I remember a visit to an Idaho Falls bookstore some time in the 1970s. Among the books that caught my eye I recall four: the first two Pern books by Anne McCaffrey, and the second and fourth Venus novels (the only ones they had) by Edgar Rice Burroughs. My mother and I picked out so many books on that visit that we had to put half of them on layaway; so I went home with Dragonflight and Lost on Venus, and then had to wait impatiently for Dragonquest and Escape on Venus the following month. I’d never read Burroughs before (I owned Tarzan of the Apes but had never opened it) but I quickly became a fan, tracking down those Ace paperbacks with the wonderful Frazetta covers. Soon I was writing my own comics (which I presumably still have somewhere) of Barsoom, Amtor, and Pellucidar. (My art was not quite as good as Frazetta’s.)
While I discovered Burroughs through his own books, H. P. Lovecraft and Robert E. Howard I at first came to indirectly, through comic books – both in adaptations of their actual stories (for Lovecraft I remember “Pickman’s Model” and “The Music of Erich Zann”; for Howard, “The Right Hand of Doom,” “Dig Me No Grave,” and various Conan stories) and Lovecraftian/Howardian touches in original comics like The Phantom Stranger, Swamp Thing, The Unexpected, and Claw the Unconquered. After stories like “The Doom That Came to K’dasha-dheen,” I would inevitably feel a sense of familiarity when I eventually discovered Lovecraft’s Kadath, Dylath-leen, and “The Doom That Came to Sarnath.” Even Arkham Asylum in Batman prepared me to expect the worst from Arkham, Massachusetts. (Similarly, I read Jonah Hex before I saw any Clint Eastwood westerns – so when I finally saw the latter they had an unintended familiarity.)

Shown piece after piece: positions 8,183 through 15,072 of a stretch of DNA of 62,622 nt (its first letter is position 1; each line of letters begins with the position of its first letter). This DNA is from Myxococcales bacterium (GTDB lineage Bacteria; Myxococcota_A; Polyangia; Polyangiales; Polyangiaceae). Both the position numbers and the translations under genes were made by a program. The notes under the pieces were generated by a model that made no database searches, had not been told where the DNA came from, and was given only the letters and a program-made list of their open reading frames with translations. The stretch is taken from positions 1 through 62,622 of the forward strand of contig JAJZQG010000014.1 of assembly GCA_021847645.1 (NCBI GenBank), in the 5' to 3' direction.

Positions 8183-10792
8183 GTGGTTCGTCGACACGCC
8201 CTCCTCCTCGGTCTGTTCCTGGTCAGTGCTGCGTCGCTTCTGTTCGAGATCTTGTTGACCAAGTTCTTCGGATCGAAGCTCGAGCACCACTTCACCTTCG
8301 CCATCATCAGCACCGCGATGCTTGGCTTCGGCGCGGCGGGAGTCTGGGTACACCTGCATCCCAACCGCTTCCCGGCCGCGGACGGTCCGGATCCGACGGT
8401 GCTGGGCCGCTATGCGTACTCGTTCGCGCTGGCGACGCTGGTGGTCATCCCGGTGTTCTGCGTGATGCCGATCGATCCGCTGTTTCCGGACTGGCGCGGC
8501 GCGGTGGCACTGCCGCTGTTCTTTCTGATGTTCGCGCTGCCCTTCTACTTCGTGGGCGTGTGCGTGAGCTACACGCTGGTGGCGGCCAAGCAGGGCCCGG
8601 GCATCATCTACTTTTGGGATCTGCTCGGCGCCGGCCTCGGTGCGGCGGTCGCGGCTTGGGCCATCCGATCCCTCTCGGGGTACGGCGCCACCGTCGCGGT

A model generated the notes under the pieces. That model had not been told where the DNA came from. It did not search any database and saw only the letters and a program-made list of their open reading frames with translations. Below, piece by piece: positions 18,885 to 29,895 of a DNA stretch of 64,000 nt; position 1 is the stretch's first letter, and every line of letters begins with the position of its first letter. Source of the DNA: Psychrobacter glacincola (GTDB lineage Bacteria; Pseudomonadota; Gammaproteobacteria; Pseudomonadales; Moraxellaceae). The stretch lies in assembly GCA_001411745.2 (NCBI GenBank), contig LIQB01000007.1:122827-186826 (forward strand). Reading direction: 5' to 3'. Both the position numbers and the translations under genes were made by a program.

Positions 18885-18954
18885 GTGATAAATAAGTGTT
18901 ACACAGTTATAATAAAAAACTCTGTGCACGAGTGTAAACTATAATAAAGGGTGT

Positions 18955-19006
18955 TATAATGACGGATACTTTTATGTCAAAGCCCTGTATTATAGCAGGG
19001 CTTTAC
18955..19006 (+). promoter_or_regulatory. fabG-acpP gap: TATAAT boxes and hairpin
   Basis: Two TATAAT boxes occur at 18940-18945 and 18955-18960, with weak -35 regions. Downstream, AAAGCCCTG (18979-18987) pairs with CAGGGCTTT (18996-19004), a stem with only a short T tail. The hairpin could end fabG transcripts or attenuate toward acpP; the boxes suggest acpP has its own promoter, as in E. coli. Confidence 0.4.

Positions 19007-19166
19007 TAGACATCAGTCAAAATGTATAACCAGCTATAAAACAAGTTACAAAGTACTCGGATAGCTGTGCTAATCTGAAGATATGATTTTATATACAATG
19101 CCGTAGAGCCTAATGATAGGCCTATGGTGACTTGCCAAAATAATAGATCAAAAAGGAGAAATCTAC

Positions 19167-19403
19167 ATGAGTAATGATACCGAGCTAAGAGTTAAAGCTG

And my point is? Nay, I have no point! Just aimlessly chatting while getting ready to see the new Harry Potter movie.